Artist: Green Day
Genre: Powerpop, Pop-punk, Punk
Label: Reprise Records
The only way to describe my relationship with Green Day is life changing. Hell, it actually borders on being the single most defining relationship I’ve ever had in music. As the first band I would ever support financially through funds I had earned, Dookie would set the standard of how and what music would enter my life. Although I didn’t know it then, that twelve bucks I would spend on the album while standing in that K-mart checkout line would easily become the most influential exchange I had ever made in my life. Like the loss of my virginity and the death of my mother, it would serve as a key moment that shifted the way I viewed everything surrounding me from that moment forward.
Since I grew up the product of a broken home, in a small, blue-collar farm town in South East Kansas, money wasn’t something we had unlimited access to. Therefore, Dookie would remain my only cd for almost six months. Over and over, I would spin the disc on a loop. However, somewhere down the line I would realize that I wasn’t doing so simply due to necessity. I had actually bonded with the album.
Green Day had taken the version of me which was poor, awkward and often bullied and pushed me to be unique and strong. They were my first taste of the punk mentality, which stuck with me throughout my life. At 12, Dookie would define who I was in a way that sticks with me even now at 31. To this day my relationship with Green Day has outlasted almost every friendship, love affair and partnership I have ever had. They’re like a marriage.
And like any marriage, we’ve had some growing pains. 21st Century Breakdown and I didn’t exactly see eye to eye at first and it took me a while to open up to American Idiot. I would eventually make peace with both. ¡Uno! however has easily been the album which has been the closest to sending us into marriage counseling.
Our problems stem from change. ¡Uno! is a huge leap from the Green Day I grew up loving. Now without question there are pieces of the band that can still be found lingering in the mix. In fact the album’s opening two tracks, “Nuclear Family” and “Stay the Night” remain steadfast in the band’s signature fold of big solos, bold bass lines and balls to the wall punk drumming. Additionally, both cuts stick to Billie Joe’s witty approach to songwriting. His swagger rolls off his sharp tongue and his no fucks attitude resonates through his vocal riffs. It isn’t until the album’s third track ”Carpe Diem” however that the album reveals the band’s obvious crush on The Clash. Hell, if not otherwise informed, a person could easily confuse the song’s solo for that of Mick Jones. This sentiment is placed on repeat in tracks “Let Yourself Go” “Kill The Dj” and “Feel For You.” “Let yourself Go” for example boasts an arena rock drum building under the vocals before cranking into head on, full tilt guitar explosion. The track is hands down the best instrumental work on the album, displaying an often overlooked talent in punk music, often buried in dick and fart jokes and middle finger melodramas. Additionally, I can see a lot of “Rock the Casbah” and “Rudie Can’t Fail” in “Kill the DJ.” While I feel like the song itself might be a failed attempt to capture the spirit animal of their idols, I can certainly recognize their effort.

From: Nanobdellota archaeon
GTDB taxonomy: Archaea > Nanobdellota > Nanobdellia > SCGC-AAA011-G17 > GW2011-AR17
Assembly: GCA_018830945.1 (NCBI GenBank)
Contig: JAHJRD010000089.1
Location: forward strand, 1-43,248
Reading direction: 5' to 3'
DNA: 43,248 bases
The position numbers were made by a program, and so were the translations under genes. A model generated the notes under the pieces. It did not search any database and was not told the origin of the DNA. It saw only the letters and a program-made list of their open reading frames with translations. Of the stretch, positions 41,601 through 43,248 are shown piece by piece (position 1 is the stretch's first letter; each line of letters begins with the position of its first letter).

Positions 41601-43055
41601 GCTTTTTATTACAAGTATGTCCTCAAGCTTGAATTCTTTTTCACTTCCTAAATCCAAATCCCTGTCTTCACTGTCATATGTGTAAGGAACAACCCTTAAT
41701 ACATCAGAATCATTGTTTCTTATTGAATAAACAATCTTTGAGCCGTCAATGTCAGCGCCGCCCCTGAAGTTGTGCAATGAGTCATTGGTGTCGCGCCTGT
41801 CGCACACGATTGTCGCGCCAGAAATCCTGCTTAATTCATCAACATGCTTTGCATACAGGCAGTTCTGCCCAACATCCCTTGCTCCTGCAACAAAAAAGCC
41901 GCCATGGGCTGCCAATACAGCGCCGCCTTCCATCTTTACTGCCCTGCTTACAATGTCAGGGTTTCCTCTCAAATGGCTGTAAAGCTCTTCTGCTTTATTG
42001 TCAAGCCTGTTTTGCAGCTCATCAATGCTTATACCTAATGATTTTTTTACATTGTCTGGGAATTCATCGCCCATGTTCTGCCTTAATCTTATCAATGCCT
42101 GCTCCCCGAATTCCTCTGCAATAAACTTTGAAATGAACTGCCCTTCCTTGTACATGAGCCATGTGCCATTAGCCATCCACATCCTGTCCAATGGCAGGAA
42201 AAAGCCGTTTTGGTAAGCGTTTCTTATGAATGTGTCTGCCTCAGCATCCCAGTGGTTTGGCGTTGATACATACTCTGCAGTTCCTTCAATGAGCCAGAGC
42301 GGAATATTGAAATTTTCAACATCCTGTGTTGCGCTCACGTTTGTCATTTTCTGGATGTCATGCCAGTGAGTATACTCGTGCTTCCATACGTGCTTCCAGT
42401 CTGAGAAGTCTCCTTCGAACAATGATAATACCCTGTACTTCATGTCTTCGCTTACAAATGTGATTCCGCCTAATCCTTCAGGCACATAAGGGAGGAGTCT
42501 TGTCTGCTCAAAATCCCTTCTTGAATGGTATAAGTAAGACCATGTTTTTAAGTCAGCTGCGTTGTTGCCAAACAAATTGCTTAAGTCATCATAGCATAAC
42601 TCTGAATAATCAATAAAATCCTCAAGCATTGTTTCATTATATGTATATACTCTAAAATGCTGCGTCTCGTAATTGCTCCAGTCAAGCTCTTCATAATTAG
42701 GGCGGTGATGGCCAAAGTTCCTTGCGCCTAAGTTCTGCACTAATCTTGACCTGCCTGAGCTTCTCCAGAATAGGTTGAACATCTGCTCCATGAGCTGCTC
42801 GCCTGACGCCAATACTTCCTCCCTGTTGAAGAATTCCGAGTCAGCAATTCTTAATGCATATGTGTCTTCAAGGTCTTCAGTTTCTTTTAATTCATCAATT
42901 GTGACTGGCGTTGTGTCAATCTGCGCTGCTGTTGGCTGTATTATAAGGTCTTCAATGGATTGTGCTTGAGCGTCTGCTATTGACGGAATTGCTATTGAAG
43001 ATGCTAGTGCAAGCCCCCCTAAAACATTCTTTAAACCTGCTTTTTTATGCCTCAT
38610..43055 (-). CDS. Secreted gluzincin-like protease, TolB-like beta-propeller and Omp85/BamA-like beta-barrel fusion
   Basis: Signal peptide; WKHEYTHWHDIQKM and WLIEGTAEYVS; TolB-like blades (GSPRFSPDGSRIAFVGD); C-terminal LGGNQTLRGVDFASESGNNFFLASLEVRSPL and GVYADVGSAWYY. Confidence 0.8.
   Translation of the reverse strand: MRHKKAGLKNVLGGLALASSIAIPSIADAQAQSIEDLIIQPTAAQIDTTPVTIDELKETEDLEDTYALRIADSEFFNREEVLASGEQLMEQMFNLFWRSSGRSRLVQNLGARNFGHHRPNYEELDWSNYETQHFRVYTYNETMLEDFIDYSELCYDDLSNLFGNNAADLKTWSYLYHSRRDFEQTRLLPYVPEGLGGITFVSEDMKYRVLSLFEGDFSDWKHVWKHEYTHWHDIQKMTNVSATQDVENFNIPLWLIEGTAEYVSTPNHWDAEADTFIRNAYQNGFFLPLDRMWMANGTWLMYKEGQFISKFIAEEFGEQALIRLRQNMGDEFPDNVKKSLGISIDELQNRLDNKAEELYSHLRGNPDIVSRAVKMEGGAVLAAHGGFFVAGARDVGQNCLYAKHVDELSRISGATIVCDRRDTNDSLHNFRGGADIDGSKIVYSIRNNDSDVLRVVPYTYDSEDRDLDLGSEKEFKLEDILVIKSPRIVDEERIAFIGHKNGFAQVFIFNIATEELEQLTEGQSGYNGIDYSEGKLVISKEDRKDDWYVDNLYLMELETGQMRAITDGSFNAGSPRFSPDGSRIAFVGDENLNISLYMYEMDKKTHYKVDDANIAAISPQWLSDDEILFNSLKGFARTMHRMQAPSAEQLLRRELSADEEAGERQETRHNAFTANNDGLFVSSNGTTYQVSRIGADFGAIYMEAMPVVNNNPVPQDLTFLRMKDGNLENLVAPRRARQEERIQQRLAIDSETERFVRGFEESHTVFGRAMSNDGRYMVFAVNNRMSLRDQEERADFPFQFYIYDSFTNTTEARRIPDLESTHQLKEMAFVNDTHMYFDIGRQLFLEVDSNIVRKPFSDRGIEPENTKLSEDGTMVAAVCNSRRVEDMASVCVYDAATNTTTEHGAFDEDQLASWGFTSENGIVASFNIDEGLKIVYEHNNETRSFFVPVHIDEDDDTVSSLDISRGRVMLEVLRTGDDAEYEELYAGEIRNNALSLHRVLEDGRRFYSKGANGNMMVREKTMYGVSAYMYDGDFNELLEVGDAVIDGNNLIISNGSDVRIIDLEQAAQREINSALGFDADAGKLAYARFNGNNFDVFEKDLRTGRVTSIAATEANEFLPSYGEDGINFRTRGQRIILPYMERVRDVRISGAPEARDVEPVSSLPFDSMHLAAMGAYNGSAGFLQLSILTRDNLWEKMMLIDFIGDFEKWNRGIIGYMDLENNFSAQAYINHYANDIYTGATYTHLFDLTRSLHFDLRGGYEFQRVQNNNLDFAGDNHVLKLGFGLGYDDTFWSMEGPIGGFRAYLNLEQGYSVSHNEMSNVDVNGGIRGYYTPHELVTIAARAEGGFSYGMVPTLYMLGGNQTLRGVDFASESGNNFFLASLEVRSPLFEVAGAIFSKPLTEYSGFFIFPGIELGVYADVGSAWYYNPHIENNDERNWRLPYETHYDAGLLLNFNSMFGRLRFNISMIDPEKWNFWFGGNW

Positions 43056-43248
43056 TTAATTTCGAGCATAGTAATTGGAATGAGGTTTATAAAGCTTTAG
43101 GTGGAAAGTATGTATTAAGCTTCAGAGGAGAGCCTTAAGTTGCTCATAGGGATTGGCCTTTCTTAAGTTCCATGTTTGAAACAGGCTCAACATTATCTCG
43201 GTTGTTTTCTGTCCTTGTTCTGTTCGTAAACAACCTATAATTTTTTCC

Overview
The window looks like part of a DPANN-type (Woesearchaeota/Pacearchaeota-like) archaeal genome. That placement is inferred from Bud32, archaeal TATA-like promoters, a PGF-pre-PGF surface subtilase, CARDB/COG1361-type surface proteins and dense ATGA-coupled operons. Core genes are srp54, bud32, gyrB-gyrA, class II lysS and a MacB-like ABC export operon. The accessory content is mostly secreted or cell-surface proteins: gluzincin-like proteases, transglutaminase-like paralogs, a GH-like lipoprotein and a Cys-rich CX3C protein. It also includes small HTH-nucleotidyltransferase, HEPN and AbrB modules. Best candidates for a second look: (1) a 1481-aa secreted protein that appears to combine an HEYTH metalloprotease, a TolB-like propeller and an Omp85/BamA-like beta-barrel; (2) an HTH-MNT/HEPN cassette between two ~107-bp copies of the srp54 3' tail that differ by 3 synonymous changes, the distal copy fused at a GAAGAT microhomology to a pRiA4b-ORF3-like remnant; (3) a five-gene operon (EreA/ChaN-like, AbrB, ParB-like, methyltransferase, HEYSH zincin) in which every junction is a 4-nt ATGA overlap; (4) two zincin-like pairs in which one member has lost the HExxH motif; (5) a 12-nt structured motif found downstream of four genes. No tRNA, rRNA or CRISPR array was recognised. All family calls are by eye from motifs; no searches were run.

Sadly however, there are spots on the album I struggle to understand. “Loss of Control” and “Troublemaker” both fail to do anything for me. With cliché lyrics and emotionless riffs the songs fall flat. Short of being marked off as filler material, I find little reason for their existence.
However, Green Day does manage to do their fans a solid, ending the album on a high note. “Oh Love,” the album’s closing track slams the door in a very similar manner to Macy’s Day Parade. With a catching intro leading into a wall of sound guitar/organ build which punches the listener in the face, the band manages to prove they can take a typical punk pop structure and turn it into an arena rock anthem. Different from the rest of the album, the fist-pumping power track is a welcomed manner to leave fans yearning for the remaining two albums.
While the album takes time to grow on a listener, ¡Uno! does have worth buried in it. Dedicated fans should give the album time to bloom. Once it does, it will fit nicely in the catalog. While it may never land Dookie spins, the release certainly deserves to be part of the Green Day family.
Review written by: Joshua Hammond
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